Go ahead and read it -- even take notes -- but then look at them and organize them.
Start with the big issues. Don't say change "this grammatical expression" to "that one" for a page and then get around to mentioning that the first half and the second half have a fatal discontinuity of tone -- not just the language and attitude, but the events don't mesh into one story. Or that the heroine's as flat as a pancake except for a couple of unconvincing incongruous acts.
For one thing, if the writer goes through the story to make them congruous, odds are ninety-nine percent of your changes will be eliminated in the re-write without the writer's even trying. Yes, he may introduce all sorts of errors of that ilk in the next draft, but not that particular one. (Which is why if you see a systemic error, you should not go "change this to that," "change this to that," "change this to that," but say that "this" doesn't mean what you think it does, or you need to buy yourself a comma shaker and apply to your sentences, etc. In which case it is a big issue, because it's systemic. Nits are not systemic.)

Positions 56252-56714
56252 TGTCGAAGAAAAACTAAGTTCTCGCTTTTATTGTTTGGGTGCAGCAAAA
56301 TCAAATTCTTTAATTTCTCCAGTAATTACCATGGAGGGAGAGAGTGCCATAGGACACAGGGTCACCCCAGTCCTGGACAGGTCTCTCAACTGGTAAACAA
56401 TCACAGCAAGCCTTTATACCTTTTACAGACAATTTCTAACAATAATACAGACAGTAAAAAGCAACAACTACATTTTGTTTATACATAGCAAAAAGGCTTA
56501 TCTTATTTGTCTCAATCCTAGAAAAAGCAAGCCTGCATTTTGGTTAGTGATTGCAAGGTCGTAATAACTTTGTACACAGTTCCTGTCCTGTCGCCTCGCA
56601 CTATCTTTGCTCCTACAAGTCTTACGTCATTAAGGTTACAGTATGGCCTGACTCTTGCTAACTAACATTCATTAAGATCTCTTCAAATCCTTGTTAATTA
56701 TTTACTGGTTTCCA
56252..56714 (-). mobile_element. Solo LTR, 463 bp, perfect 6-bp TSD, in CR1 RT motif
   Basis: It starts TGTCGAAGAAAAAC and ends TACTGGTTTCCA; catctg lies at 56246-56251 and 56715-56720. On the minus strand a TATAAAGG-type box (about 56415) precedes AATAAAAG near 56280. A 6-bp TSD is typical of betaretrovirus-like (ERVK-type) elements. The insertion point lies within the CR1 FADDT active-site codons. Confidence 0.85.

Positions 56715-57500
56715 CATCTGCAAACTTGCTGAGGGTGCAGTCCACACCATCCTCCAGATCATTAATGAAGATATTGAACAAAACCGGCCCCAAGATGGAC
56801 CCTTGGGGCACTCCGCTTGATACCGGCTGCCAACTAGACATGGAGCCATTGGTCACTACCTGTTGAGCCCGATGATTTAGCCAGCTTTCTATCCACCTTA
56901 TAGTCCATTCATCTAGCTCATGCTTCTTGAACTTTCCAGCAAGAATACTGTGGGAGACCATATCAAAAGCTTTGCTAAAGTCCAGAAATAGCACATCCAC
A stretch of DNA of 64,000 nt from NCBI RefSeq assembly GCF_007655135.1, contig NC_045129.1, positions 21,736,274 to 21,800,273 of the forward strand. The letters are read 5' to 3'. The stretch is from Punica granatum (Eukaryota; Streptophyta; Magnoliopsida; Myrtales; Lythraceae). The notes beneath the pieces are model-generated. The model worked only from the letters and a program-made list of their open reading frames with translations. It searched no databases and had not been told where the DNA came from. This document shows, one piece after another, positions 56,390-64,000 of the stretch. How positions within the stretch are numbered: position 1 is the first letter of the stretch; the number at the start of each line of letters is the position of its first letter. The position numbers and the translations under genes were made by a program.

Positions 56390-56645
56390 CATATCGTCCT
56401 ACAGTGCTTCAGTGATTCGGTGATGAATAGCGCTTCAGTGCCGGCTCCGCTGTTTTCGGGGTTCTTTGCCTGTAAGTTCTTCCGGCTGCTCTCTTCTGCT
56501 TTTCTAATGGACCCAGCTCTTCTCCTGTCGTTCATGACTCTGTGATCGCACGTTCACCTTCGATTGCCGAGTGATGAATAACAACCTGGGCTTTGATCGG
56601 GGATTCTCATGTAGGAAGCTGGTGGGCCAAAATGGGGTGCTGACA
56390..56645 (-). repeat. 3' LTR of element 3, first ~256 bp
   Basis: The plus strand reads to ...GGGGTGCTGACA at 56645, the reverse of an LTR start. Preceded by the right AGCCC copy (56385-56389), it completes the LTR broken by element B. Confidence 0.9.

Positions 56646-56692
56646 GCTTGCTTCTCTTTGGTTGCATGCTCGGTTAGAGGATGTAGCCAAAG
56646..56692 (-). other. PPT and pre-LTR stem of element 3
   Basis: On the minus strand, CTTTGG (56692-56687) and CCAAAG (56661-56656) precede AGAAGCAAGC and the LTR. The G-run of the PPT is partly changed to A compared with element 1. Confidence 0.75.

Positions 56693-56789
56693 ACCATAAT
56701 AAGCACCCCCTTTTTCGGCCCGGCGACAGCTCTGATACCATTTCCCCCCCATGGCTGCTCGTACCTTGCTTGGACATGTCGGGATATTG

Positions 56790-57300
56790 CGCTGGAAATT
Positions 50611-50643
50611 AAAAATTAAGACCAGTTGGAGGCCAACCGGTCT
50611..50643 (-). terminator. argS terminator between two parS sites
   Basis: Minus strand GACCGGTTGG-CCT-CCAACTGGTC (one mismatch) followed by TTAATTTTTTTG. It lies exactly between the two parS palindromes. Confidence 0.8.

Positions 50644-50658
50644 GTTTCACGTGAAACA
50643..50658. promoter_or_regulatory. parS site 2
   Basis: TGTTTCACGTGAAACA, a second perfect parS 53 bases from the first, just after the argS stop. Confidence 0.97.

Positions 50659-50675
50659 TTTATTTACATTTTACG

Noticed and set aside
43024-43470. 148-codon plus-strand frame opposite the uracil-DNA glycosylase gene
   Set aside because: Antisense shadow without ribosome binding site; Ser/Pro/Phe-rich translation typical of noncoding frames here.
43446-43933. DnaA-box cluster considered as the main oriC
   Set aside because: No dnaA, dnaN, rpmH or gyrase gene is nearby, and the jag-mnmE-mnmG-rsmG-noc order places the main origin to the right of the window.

Then you want to hit the middle-sized issues. The opening scene got off too slowly. The third scene didn't fit in with the story. The hero spends too long thinking and not enough acting.
Then, and only then, you can list the nits. (And if "this" and "that" are both grammatical, put down your reason for the change. "I would not have written it like that" is not a reason.)
I once got a five page crit of which eighty-percent or more was nits with bits of substantive criticism. I don't know. Wading through all the nits was not worth my time.